Edge magazine takes an extended look at The Ascent, featured on an unprecedented double-height cover

(Image credit: Future)

Some things you have to see up close to really appreciate. Suffice it to say that Microsoft didn’t do the best job of facilitating this at its recent Xbox Series X, ahem, gameplay showcase – indeed, it’s since admitted as much. If you’re looking to show off what you’re next generation console is all about, leading with in-game footage from your firstparty titles would make a clearer statement.

Still, for those paying attention, there were plenty of next-gen revelations on show. The most intriguing of all was The Ascent, one of the few titles that we saw in honest-to-god motion, and the debut game of a indie team called Neon Giant. At first glance, it looks like a known quantity, and indeed it did to us when we saw it some time ago: a top-down, twin-stick shooter sporting a cyberpunk aesthetic and a Diablo-esque gear game.

(Image credit: Future)

And then we peered closer. First, at Neon Giant’s team of just eleven people, people with a combined experience of over 70 years working in the game industry on some of the best shooters of the last decade. We’re talking System Shock 2, Far Cry 3, Gears Of War: Judgment, 2016’s Doom, Bulletstorm and no fewer than five of the most recent Wolfenstein games – and that’s just scratching the surface. They’ve also spent years helping develop Unreal Engine over at Epic Games. These guys know what they’re doing.

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Then, we were given an extended look at the game itself. In Edge 346, we discuss at length with Neon Giant the details of how Xbox Series X has helped them push The Ascent to its technical limit. It’s not only a tale of just how powerful this new console is in what it can put on a screen in front of you, but of how many of the most significant benefits of the next generation lie beneath the surface. Neon Giant has been part of many a console generation before this, after all, and they’ve got plenty of insight as to what makes this next one special.

In fact, The Ascent’s arcology inspired us to make sure you all got a proper look at it. And so, for issue 346, we’ve prepared an unprecedented cover treatment: a vertical gatefold that allows you to drink in every inch of detail on this incredible next-gen construction. Fittingly enough, it’s something you really have to see for yourself.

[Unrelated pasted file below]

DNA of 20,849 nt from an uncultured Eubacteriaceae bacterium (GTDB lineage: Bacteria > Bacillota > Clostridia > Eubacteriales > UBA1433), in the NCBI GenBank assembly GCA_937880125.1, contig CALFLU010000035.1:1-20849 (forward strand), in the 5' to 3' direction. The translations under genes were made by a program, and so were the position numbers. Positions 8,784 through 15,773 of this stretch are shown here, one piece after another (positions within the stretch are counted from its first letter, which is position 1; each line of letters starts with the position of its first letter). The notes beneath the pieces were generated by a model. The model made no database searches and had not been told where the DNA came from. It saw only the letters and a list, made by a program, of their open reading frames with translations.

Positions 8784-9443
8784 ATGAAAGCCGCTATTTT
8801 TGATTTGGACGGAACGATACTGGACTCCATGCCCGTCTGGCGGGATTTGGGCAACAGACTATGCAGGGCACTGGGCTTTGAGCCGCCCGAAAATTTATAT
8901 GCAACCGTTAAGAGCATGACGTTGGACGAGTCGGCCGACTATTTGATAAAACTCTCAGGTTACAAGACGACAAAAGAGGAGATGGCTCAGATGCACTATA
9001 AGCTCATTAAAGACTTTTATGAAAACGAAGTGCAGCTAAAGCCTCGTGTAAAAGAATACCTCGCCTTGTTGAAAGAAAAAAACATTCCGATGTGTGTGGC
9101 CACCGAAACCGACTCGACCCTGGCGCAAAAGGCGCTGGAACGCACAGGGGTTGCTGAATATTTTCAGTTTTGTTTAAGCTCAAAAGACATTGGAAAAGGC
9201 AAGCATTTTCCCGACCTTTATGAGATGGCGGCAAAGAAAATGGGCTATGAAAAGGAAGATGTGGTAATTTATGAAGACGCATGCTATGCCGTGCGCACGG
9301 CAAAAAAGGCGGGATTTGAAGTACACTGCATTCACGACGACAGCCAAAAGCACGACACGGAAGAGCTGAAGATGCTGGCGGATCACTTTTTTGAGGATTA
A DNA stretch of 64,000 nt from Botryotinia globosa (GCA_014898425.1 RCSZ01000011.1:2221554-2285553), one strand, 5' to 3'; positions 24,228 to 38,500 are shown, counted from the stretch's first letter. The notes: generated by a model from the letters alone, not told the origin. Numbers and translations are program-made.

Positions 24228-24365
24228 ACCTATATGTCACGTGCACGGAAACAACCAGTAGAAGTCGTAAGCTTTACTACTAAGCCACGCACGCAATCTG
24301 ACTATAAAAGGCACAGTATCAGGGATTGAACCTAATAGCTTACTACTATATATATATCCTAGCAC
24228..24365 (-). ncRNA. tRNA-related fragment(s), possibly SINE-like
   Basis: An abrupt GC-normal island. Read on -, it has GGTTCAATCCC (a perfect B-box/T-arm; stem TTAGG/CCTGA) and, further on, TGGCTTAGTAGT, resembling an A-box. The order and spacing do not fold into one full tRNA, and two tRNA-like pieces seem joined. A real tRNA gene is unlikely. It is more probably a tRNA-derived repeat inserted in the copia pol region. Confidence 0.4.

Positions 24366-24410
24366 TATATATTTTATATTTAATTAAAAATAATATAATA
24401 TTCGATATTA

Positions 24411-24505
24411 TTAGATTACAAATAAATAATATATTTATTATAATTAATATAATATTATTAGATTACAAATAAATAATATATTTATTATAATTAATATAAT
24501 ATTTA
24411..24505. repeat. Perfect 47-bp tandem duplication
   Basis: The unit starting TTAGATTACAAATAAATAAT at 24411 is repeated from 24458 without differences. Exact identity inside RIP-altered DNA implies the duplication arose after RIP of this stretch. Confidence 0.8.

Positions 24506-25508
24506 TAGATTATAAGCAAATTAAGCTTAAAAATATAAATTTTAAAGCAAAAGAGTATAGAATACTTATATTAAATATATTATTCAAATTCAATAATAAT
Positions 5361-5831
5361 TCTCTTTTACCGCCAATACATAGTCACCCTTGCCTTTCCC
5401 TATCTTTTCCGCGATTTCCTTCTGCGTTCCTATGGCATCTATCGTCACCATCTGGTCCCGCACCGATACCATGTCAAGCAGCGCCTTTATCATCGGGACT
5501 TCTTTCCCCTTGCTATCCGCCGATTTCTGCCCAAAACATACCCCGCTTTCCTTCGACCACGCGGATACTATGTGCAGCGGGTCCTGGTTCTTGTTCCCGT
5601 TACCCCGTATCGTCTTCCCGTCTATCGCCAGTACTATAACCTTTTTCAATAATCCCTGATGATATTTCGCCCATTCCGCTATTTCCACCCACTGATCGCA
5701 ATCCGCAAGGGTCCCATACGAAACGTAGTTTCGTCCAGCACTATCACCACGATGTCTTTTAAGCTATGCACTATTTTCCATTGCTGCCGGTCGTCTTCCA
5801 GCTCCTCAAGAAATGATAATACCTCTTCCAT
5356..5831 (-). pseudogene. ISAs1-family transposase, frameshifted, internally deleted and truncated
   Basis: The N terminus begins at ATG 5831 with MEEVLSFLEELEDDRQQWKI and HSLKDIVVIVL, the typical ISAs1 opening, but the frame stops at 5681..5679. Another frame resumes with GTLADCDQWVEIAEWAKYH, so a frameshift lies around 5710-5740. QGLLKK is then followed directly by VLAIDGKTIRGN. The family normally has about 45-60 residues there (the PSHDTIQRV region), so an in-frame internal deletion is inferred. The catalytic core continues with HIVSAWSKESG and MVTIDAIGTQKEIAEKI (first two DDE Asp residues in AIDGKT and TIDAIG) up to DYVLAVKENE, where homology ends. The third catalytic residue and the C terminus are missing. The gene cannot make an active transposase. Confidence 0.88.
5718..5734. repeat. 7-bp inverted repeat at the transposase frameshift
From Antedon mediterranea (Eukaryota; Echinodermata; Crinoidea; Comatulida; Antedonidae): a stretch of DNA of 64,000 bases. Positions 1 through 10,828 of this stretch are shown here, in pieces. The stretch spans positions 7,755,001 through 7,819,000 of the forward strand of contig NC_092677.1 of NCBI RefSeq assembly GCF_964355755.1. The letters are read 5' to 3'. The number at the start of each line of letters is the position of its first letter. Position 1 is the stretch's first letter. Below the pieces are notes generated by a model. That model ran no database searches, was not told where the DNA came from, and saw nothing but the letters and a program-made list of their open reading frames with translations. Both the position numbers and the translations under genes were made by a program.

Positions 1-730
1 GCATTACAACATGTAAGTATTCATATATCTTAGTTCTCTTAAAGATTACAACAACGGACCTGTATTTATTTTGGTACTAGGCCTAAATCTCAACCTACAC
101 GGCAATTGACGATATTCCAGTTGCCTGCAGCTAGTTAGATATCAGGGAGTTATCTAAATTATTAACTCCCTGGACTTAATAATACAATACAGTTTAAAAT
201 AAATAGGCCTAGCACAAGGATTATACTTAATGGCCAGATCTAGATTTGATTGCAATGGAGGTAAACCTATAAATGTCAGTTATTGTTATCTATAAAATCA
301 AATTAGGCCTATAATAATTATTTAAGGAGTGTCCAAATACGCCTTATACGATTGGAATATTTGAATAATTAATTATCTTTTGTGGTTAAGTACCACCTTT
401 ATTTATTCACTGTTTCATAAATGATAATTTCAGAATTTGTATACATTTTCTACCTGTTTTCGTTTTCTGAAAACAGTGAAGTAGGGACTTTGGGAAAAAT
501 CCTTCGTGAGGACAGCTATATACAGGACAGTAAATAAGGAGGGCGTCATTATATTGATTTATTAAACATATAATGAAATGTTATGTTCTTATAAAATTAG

Barring postal delays – thanks again, Covid-19 – subscribers should already have had the opportunity to do just that. Edge 346 goes on general sale for everybody Thursday 21 May. While normality continues to take its sweet time to resume, you won’t find this on shop shelves, but you can grab your print copy as usual via MyFavouriteMagazines, and have it delivered safely to your doorstep.

Here’s a glimpse of what else awaits inside:

Viral reaction

(Image credit: Future)

With Covid-19 still determined to put the brakes on everything the world over, we catch up with developers across the industry to discuss how they’re forging ahead with their games, dealing with life under the pandemic – and reassuring the neighbours that the weird gunshots and growls coming from their flats are, in fact, quite normal in this line of work.


(Image credit: Future)

Riot Games’ first FPS has got its hooks in us – and, seemingly, the competitive shooter scene as a whole. It’s an unexpectedly deft blend of the tactical play of Counter-Strike: Global Offensive and the charisma of Overwatch: we talked to Riot about embracing wall-hacks, avoiding GOATS and how they made hitting that five-kill ace feel so fantastic.

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Edge Staff

Edge magazine was launched in 1993 with a mission to dig deep into the inner workings of the international videogame industry, quickly building a reputation for next-level analysis, features, interviews and reviews that holds fast nearly 30 years on.